Hand-picking a special block of old vine Shiraz

10.32am, Friday 1st April, Yalumba Clocktower, Angaston, Eden Valley, The Barossa
OK folks – it’s an absolutely beautiful gold star day out there today. There were two hot air balloons up early this morning, and because there isn’t any wind, they would have had the best lazy drift sightseeing flight across the Barossa. Seriously chilly but memorable.

Still on the vine, set up well in a wind tunnel with a bit of canopy cover

There’s not a cloud in the sky, and I’ve just come in from the valley floor, where we’re up to something a bit special for Kevin Glastonbury. He’s toughed it out and left a block of old vine Shiraz to hang through all the nasty weather last week, and the pickers are in there this morning. This fruit has always ended up in Signature or Octavius so it’s got a teriffic pedigree. It’s also worth mentioning that how you set the vine up at pruning the season before has every influence on what happens come ripening and harvest – and here’s a good example of what to do right. These bunches have ripened evenly, have good exposure to the sun, but still have reasonable cover from some canopy. Plus – essential for this year – they’re sitting in a bit of a wind tunnel, so have dried out quickly and not caught any spotty disease! The vineyard crew also went through around veraison and thinned off a lot of bunches, to make sure what was left on ripened really well. Good call at the time Kev!

Look at all that blue sky this morning!

Look at all that blue sky.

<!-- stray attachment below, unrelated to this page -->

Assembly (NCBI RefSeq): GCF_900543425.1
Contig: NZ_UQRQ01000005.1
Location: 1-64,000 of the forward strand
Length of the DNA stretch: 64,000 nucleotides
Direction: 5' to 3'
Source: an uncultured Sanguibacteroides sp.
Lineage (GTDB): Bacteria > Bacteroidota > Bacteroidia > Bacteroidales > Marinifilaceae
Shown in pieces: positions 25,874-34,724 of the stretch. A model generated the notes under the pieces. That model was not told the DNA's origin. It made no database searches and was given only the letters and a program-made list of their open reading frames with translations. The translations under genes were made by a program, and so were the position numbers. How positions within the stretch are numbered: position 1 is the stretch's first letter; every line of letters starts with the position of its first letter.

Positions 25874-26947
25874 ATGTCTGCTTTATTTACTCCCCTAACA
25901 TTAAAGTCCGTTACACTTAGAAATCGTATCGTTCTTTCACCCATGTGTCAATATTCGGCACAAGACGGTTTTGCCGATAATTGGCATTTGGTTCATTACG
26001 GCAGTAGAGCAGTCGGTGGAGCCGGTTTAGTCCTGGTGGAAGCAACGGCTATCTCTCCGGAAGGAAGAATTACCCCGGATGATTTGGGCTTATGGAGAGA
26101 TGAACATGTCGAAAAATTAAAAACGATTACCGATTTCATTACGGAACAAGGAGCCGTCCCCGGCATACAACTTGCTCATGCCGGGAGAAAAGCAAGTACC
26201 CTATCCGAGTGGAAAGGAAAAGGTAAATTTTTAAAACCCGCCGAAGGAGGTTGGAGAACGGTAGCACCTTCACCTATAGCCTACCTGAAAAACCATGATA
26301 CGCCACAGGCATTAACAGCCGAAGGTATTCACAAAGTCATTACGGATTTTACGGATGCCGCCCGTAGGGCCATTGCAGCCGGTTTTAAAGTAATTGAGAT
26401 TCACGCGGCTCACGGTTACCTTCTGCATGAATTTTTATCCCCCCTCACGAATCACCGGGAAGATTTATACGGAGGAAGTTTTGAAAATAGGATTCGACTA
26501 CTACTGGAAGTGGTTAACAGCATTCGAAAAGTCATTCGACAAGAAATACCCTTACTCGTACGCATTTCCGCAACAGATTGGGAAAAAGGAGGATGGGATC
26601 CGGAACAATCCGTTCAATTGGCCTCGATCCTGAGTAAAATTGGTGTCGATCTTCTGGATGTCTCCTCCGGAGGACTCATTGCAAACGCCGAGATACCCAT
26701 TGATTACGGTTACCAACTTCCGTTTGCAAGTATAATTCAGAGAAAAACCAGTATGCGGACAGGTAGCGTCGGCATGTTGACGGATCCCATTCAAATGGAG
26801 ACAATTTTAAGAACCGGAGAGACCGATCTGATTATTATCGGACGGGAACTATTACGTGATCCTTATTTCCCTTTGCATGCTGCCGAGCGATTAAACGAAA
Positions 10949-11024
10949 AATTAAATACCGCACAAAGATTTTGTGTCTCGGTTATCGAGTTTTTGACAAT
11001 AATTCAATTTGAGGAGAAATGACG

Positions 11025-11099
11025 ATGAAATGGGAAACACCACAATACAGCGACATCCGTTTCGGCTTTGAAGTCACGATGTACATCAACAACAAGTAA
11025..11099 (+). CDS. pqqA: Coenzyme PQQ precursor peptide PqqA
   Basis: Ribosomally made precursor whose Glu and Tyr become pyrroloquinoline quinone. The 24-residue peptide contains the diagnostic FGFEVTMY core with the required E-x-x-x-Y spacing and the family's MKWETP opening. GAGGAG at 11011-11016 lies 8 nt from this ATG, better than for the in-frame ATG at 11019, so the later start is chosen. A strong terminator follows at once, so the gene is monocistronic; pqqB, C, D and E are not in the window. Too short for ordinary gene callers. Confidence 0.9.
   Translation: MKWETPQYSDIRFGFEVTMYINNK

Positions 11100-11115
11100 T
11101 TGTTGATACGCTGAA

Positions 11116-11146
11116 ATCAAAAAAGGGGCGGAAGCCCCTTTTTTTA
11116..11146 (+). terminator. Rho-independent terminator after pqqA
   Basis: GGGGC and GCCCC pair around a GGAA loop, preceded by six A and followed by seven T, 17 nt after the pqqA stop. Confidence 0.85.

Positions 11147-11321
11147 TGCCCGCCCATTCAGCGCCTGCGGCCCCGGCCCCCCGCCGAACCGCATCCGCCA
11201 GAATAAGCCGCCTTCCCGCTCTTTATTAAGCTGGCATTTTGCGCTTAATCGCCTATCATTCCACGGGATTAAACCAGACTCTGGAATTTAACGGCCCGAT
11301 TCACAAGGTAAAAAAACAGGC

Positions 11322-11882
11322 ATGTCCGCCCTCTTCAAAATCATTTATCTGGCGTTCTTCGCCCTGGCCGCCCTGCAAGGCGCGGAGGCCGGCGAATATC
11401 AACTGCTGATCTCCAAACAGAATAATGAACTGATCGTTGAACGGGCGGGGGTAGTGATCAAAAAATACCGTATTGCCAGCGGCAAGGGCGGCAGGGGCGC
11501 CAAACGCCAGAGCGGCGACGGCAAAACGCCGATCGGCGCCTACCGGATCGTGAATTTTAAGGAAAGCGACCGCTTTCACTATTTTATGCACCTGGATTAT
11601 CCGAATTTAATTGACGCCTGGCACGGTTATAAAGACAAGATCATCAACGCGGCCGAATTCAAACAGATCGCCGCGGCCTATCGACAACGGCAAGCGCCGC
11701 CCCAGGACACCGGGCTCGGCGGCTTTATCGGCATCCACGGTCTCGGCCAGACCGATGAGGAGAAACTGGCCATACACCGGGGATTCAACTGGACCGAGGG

This is the load bin ready to go to the winery, and that’s the white needle spire of the Light Pass church in the background. We’re right on the Valley floor Flatlands here in the Grope Vineyard Shiraz block, on brick red dirt.

This load is ready to go to the winery. Can you spot the Light Pass church spire?

Good consistent form in the bunches.

Good form!

And a closeup showing the slightly raisined and soft berries – definitely time for this fruit to be picked. I’ll let you know how the juice shows when the load comes in, and I’ll get a photo a few days into the ferment to see how the colours develop.

Check out the slightly raisined and soft berries.

Now, just when you thought the day couldn’t get any better …

Mmm, doughnuts.

I went up to grab a cup of tea from our cafe here at the winery and ran into Graham from IS (Information Services – all the in house computer boffins) with an absolute mountain of just-made, still-warm cinnamon sugar doughnuts. They’ve borrowed the doughnut machine from the Angaston Scouts and made morning tea for the whole place. How nice is that! Here you go – they smell as good as they look, and they taste as good as they smell! Thanks!

PS Almost forgot. We had another group of our sales folk from around the country at Yalumba this week doing the in house ‘mini vintage’ program. Johnno from Queensland branch – who had Todd the manager from The Claret House Wine Bar in Brisbane along to see how it all works (we’re definitely getting our fair share of good looking boys in the cellar this vintage, gals!); Nick from Melbourne branch – we’re off to take Yalumba to regional Warragul in May with the Rare & Fine reds and looking forward to it!; Mitch from NSW branch who currently pretty much owns Wollongong for us; Luca also from NSW branch putting Yalumba in all the right spots on Sydney’s North Shore; Jacki from Perth branch – the restaurant specialist for us; and Karin from home base here at Angaston who looks after all the winemakers’ schedules. I took them out for dinner and the local quiz night at the Tanunda Club on Wednesday night and the boys all went for the legendary 600g T-bone steaks. Our road warriors out there at the sales coalface deserve the best, and here’s all that was left!

All that's left ...

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